This contrasts drastically with technical colleges and large public universities that often have a very large student body population. Due to this large population, classes at technical colleges and public universities have been known to enroll hundreds of students in one classroom.
Have you prepared yourself for admission? Liberal arts institutions strive to enroll the best students possible. As a result, enrollment for liberal arts colleges is very strict. In order to be competitive for admissions, it is recommended that high school students complete at least 3 to 4 years of study in both English and math courses. Admissions requirements usually require letters of recommendation, a good GPA, and good scores on standardized tests like the SAT or ACT. Another important factor of the admissions process is an essay requirement. Strong writing abilities are a much sought after skill at liberal arts institutions. Therefore, writing a well-crafted essay for the admissions process is highly recommended.
What are you career goals? According to a survey conducted by Junior Achievement USA and the ING Foundation, 71% of teens who know what career they want to pursue, would consider giving up their dream job in pursuit of a higher salary. These statistics reveal the somber truth that not many teenagers are 100% sure what careers they will pursue later in life. If they do happen to know which career they want to pursue, they’re intelligent enough to know that plans often change. Furthermore, the nature of technology and the state of the economy have made some industries flourish while others have become obsolete. When you graduate college there is no telling what state the economy will be in, or if the job you have trained for will still be in demand.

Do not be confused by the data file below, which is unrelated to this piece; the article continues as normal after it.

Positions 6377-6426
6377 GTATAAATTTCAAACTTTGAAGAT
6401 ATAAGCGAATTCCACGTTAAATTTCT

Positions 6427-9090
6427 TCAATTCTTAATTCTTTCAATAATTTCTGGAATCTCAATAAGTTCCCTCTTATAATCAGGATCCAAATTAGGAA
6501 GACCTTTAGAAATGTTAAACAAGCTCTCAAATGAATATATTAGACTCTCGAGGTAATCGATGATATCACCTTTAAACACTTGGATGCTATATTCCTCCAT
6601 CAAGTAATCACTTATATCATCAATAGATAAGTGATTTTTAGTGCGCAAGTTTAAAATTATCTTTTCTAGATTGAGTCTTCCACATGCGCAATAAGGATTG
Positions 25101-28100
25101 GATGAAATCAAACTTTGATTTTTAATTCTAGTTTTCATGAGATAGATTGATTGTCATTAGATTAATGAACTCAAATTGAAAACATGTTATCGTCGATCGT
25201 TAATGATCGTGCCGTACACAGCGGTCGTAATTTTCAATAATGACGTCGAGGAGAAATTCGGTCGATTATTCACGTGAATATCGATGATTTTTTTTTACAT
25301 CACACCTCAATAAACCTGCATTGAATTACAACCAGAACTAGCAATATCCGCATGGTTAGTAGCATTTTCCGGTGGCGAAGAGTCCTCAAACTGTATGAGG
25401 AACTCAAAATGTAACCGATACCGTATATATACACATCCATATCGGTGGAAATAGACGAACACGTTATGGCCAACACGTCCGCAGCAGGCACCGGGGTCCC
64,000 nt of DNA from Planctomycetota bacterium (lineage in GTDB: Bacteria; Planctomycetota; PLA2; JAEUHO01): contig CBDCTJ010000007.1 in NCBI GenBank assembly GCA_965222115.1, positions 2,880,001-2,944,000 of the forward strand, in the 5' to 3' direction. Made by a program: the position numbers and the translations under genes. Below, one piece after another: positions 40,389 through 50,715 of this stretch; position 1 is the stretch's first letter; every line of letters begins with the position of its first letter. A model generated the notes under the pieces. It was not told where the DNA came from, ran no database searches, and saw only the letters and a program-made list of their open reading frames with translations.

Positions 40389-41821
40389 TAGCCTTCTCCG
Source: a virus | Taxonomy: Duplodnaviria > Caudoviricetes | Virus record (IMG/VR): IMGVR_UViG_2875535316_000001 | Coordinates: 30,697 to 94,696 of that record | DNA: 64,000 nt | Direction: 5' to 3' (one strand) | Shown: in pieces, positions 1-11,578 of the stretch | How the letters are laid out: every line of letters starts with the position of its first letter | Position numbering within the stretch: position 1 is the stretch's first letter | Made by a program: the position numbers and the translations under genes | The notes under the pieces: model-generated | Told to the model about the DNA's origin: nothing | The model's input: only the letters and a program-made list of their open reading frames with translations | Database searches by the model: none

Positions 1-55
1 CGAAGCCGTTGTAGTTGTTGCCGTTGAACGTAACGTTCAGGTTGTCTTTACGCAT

For this very reason, it would seem that the best education is an education that provides the widest breadth of knowledge with the most sought after skills. Communication skills, analytical skills, and teamwork skills will always be in demand with employers. These are the exact skills that a liberal arts college provides it students. At a liberal arts college students are highly challenged to think outside the box and propose innovative ideas and interesting discussion. This contrasts drastically with large public schools that encourage passive learning through lecture.